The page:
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New to duck hunting #8080588 12/08/20 04:39 AM
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Alright guys I’ve been hunting deer, dove, Turkey, hogs my whole life but never been duck hunting. Our new deer lease has about a mile of the Colorado river with several sloughs coming into the ranch. I’ve been seeing a tons of ducks all over the water so I am thinking its about time to see what it’s all about. I had a few questions for you seasoned duck hunters

1. What is best way to learn how to identify different species? I have been reading/studying pictures online but I feel like I wouldn’t be able to identify them while flying in. Any websites or book recommendations would be great.

2. Will I need a ton a decoys or will just sitting on the bank work for now? I always jump toms of them when I walk down to the water.

3. Which species is worth eating? I am A big “kill it you cook it” guy so I need to know which ones are worth targeting.

Thanks guys and obviously any other pointers are greatly appreciated.

Re: New to duck hunting [Re: jcneef] #8080625 12/08/20 05:53 AM
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1. You really won't get good at identifying them in flight well until you get experience. You'd also ideally want to hunt with someone experienced for the first few times. With that said there are some guidelines you can follow. Luckily the few that have lower limits on are the easiest to distinguish. Pintail, red head and canvasbacks. Really study those. There are others listed on the photo below, but I've found pintail, redhead and cans to be the most likely ones you'll encounter. Wood duck is pretty easy to id

Cans are pretty obvious. They have a large red head/neck and white body. They are a big duck and have bill that is also pretty distinguishable if you'll look at some photos. Limit 2

Pintails have a longer neck than any other duck and the white stripe that comes up the neck and onto the head is pretty distinguishable. In my area they also really like to circle and not commit. You can pick out the pintail feathers as well. Limit 1

Redheads are easy to identify but somewhat hard to explain. They obviously have a bright redhead as the name implies and a grey body. Body shape is similar to a ringer but you'll know the difference because they have a much lighter body. Ringers also have a very distinguishable contrast is color from the dark wing and lighter belly.
The hens are much harder to identify and I don't think anyone can tell one apart from a ringer hen in flight. You should assume any hen with a drake is that same species. Limit 2

Your other species for the most part all have a combined limit of 6 except mallards. Mallards are easy to identify though.

You can use your phone to double check yourself after you've shot one.

Ducks typically fall into two categories: divers and puddle ducks. Divers generally like deeper water and as their name implies, they dive for food. Puddle ducks generally like shallow water and feed at the surface.

2. If at all possible find where they are coming in at and be there waiting for them before they get there. Get in and settled about 30 minutes at least before shooting time. This is often the most enjoyable time for me. You can relax, enjoy a cup of coffee and listen for the wings, whistles and quacks as they start pouring in. Ducks in general roost in one place and feed in another. You shouldn't even need decoys if you know where they want to be. However, I always have at least a half dozen out. It could help you pull in a few that might not want to be right where you are.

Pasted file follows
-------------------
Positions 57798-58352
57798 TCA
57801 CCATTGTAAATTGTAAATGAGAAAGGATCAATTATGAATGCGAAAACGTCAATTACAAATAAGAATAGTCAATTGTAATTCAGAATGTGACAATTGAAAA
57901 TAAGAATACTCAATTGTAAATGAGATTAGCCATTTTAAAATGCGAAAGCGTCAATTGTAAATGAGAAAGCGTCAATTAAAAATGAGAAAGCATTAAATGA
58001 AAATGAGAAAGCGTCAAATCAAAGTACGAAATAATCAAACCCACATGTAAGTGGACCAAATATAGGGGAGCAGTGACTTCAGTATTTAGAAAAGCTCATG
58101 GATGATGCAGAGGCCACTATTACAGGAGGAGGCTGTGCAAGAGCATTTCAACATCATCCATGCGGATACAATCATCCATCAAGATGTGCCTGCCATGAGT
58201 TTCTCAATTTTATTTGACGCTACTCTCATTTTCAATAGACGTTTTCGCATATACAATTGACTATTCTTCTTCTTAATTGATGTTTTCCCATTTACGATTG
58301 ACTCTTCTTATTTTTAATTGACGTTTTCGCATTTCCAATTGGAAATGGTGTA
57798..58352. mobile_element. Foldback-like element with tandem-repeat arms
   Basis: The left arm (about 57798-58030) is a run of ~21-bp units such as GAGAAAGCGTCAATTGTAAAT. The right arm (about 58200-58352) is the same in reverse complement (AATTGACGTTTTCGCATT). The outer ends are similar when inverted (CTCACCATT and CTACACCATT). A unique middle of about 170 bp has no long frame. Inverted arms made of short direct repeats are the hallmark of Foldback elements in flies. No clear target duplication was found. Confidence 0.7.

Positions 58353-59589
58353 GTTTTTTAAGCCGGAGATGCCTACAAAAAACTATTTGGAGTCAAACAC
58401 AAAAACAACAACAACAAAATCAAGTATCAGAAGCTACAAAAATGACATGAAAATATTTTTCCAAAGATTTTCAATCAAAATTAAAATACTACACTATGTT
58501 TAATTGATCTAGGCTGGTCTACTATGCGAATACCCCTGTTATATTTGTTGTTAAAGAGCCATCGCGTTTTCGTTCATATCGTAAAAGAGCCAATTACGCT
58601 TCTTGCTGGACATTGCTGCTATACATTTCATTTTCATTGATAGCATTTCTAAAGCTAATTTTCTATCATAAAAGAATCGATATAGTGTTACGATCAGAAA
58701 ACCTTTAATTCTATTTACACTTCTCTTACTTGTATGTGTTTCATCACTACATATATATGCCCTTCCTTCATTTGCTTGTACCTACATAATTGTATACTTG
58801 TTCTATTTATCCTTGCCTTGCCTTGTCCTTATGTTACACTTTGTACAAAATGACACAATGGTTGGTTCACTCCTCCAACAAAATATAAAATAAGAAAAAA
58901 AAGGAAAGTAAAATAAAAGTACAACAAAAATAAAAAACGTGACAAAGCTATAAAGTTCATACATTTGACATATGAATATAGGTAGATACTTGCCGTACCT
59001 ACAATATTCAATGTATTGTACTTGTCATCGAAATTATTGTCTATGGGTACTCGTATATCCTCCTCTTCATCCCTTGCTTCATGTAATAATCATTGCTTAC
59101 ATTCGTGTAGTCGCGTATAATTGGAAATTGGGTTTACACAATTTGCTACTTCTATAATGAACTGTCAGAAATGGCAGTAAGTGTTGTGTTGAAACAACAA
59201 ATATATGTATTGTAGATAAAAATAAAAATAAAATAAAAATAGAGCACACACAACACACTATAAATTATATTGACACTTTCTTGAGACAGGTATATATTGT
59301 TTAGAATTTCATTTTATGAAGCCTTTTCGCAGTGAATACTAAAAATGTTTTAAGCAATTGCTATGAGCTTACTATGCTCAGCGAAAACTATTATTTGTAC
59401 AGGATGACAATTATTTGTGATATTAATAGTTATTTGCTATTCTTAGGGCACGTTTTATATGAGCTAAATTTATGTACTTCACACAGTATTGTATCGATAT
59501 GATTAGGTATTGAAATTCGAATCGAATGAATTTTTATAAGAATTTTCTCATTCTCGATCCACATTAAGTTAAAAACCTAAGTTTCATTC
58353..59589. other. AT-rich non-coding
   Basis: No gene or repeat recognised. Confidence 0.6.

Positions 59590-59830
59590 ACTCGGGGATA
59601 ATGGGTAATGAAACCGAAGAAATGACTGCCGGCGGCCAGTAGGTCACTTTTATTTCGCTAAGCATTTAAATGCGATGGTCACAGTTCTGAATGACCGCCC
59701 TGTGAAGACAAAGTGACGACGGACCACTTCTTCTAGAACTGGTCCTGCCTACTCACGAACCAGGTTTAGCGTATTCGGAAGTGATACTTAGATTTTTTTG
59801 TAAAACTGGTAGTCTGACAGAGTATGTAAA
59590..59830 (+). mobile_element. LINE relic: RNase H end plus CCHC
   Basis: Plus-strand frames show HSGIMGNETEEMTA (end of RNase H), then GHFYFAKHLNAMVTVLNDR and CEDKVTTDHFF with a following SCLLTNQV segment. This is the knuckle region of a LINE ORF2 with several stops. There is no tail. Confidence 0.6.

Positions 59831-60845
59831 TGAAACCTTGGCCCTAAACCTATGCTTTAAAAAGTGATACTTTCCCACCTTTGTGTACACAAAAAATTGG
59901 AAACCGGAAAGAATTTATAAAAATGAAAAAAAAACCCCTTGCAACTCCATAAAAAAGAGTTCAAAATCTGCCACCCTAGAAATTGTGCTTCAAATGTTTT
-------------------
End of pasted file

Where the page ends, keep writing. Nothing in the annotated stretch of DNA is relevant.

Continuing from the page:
3. Duck is nothing like chicken or upland birds. If not prepared correctly you most likely will not like it. Go to honestfood.net and there is everything you need to know about how to prepare and cook duck properly. I really suggest following some of those recipes but I also like to make duck poppers as well just like a dove popper. If only taking the breasts you just peel back the skin and cut out the breasts.

In general your puddle ducks are better eating and divers are not as good.

However, there are exceptions. A canvasback is considered a diver duck but in my opinion is the best eating duck there is.

[Linked Image]

Last edited by BradyBuck; 12/08/20 06:18 AM.

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Re: New to duck hunting [Re: jcneef] #8080648 12/08/20 09:50 AM
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Learn the calls of each duck, that will help you identify them sometimes even before you see them.

Re: New to duck hunting [Re: jcneef] #8080673 12/08/20 11:53 AM
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This is the best fast reference/ID book one can have for ducks. It'll help you familiarize yourself with all of the common ducks and how best to ID them on the go. It's printed on waterproof paper and small enough to fit into your blind bag. I highly recommend getting one and keeping it with you.

https://www.gundogsupply.com/lemmetwatidb.html

Re: New to duck hunting [Re: jcneef] #8080930 12/08/20 02:49 PM
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The best way to learn to identify ducks is to let them land and do not pull the trigger until you know what you're shooting. Sounds like you've got places where they want to be - throw out a few decoys (if it's where they want to be you don't need many - if any honestly)...hide very well - don't call. Let them land. Identify them. And then shoot. That will keep you from getting yourself into trouble.

The book above is an excellent guide.

Any waterfowl hunter that's hunted more than a season or two should be able to identify most common ducks around here in flight.

Re: New to duck hunting [Re: jcneef] #8081037 12/08/20 03:47 PM
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I second honestfood.net. Good site.


No matter how high a duck flies a hammer still breaks a window.
Re: New to duck hunting [Re: jcneef] #8081061 12/08/20 04:04 PM